NAIOP: CRE Construction, Development Added $262B to GDP in 2011

The U.S. economy looks to be weathering the economic storm quite well as 2012 roars into its second quarter.

A new report by NAIOP, the Commercial Real Estate Development Association, found that commercial real estate development contributed $261.6 billion to the U.S. GDP in 2011, including $137.8 billion in hard-cost construction spending as well as $123.8 billion in soft costs, site development and tenant improvements. The full extent of that $261.6 billion, however, will be felt through both direct spending and the “cumulative economic benefits resulting from the re-spending of these outlays (the multiplier effect),” the report noted.

The report — with the official title “How Office, Industrial and Retail Development and Construction Contributed to the U.S. Economy in 2011” — was far-reaching in its reporting, noting that, following five years of contraction, construction began its recovery in 2011. Employment in the sector increased by 65,000 jobs and, while overall spending was down 2 percent from 2010 to 2011, several subcategories were either net positive over the year or turned positive during that period. Moving forward, forecasts for 2012 call for construction spending on both residential and non-residential projects to increase and then to accelerate into 2013 and 2014.

The study’s authors were quick to note, though, that “until residential and non-residential building construction spending are both increasing, the U.S. economy will not achieve a GDP growth rate sufficient to generate the job-growth levels required to significantly reduce unemployment and to assure economic stability.”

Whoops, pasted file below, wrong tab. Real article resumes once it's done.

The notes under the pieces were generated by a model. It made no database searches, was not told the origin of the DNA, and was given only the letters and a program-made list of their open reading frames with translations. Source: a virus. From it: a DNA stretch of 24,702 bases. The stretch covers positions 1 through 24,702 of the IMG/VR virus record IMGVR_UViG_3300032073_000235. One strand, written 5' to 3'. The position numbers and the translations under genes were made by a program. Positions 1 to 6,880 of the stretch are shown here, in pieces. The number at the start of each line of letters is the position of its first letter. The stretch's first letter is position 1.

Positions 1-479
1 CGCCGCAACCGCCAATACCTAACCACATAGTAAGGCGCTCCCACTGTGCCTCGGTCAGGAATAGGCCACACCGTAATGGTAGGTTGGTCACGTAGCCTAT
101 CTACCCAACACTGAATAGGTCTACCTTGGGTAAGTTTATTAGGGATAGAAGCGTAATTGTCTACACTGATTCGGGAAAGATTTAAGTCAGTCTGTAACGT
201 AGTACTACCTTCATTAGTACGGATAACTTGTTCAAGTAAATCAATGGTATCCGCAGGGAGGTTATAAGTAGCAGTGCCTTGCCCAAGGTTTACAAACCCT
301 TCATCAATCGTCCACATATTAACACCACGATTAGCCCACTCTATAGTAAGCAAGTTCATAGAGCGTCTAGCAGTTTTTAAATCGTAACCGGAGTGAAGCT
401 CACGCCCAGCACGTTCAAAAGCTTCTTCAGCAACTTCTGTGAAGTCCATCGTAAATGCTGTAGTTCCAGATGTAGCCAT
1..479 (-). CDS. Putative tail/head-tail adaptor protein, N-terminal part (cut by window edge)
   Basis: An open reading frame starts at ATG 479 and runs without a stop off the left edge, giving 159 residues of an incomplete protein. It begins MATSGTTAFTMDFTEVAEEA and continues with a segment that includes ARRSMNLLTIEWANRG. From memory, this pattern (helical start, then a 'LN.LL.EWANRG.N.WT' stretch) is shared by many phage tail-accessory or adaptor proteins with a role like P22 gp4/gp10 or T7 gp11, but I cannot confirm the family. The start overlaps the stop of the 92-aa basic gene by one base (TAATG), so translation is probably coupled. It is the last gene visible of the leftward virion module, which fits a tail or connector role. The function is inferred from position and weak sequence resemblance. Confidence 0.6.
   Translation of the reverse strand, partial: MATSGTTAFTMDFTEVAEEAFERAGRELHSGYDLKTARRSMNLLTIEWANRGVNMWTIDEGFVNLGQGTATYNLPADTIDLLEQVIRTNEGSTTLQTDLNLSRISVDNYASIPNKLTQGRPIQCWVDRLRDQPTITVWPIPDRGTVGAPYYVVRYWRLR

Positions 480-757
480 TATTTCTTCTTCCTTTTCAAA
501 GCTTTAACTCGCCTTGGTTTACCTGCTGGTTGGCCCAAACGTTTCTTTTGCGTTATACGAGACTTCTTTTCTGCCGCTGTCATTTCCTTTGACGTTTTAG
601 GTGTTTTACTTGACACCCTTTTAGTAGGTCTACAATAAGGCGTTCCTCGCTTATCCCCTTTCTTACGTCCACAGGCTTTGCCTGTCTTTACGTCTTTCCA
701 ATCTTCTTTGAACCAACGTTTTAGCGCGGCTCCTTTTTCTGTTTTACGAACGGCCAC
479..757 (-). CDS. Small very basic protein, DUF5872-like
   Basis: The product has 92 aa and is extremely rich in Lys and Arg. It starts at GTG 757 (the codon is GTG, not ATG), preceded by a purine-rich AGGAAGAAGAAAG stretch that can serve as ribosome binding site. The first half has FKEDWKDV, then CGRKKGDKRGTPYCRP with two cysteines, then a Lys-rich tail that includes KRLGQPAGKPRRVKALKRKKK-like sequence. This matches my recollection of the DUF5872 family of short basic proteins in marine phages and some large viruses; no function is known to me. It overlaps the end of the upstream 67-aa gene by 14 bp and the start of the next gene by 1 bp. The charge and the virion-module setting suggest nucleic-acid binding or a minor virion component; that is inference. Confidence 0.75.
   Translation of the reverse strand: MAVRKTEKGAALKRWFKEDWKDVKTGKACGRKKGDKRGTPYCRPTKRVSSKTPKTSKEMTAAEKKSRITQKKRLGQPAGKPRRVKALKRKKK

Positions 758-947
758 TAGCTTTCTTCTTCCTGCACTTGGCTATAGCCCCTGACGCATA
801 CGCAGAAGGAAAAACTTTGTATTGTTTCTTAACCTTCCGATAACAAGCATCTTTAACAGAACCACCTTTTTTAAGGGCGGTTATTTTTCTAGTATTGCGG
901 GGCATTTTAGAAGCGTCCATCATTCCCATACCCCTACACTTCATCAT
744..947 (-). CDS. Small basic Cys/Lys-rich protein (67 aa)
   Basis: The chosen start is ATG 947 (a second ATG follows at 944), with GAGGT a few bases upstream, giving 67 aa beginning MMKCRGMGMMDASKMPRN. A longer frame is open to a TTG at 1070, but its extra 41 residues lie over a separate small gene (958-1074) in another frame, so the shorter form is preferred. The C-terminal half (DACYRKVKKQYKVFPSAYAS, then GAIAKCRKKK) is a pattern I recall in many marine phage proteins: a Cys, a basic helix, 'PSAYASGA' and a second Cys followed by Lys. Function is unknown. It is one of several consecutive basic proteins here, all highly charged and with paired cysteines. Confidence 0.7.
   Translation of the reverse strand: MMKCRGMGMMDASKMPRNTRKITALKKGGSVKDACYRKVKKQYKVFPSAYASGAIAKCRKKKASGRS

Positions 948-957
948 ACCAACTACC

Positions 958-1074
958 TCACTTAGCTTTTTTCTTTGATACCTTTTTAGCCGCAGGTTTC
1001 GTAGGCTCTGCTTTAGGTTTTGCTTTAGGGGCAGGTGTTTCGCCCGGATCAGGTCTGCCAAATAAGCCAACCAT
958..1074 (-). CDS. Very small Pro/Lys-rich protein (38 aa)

As construction outlays move toward normal levels over the 2012-2014 period, the U.S. economy’s growth rate is projected to increase from 1.7 percent in 2011 to 3.4 percent in 2014. During the second half of 2011 some signs of construction spending gains emerged in multi-family residential. With projections that both residential construction outlays will accelerate in 2012 and 2013 and non-residential construction spending will accelerate in 2013 and 2014, the U.S. economy will experience a significant increase in its growth rate. GDP and employment growth rates are both projected to attain their highest levels of the current business cycle by the end of 2014 as increases in residential and non-residential construction outlays combine to generate significant new capital spending and job growth.

And while the report noted a number of significant trends within that construction outlook, the impact on the macroeconomic picture was sizable. “The construction sector contributed to the national economy’s acceleration during 2011 with investment (expenditures) in non-residential structures’ construction increasing 4.4 percent after decreasing in 2009 (-21.2 percent) and 2010 (-15.8 percent),” it noted. The total impact of all construction spending, from direct and indirect sources, accounted for 15 percent of all economic activity in 2011.

Several categories of construction experienced renewed growth during 2011: Multi-family’s outlays increased throughout the year, especially during the second half. Office-construction outlays, after peaking in 2007, declined each year through 2010, falling from $32.6 billion to $15.7 billion over that period. But that decline was mitigated last year: The percent change from 2010 to 2011 was the smallest annual decrease registered since the economic downturn began. Retail, too, saw a small decline in construction spending, but it fell by only 1.5 percent from 2010 to 2011 — the smallest drop in a four-year span.

In contrast, spending for industrial and warehouse/flex space turned positive in 2011, with the value of construction increasing 60.8 percent in 20100 and exceeding total outlays in the category during 2005, 2006 and 2009. “Outlays for warehouse/flex construction registered a 17.8 percent increase over 2010, but remained well below the peak value of $13.4 billion in 2007,” the report noted.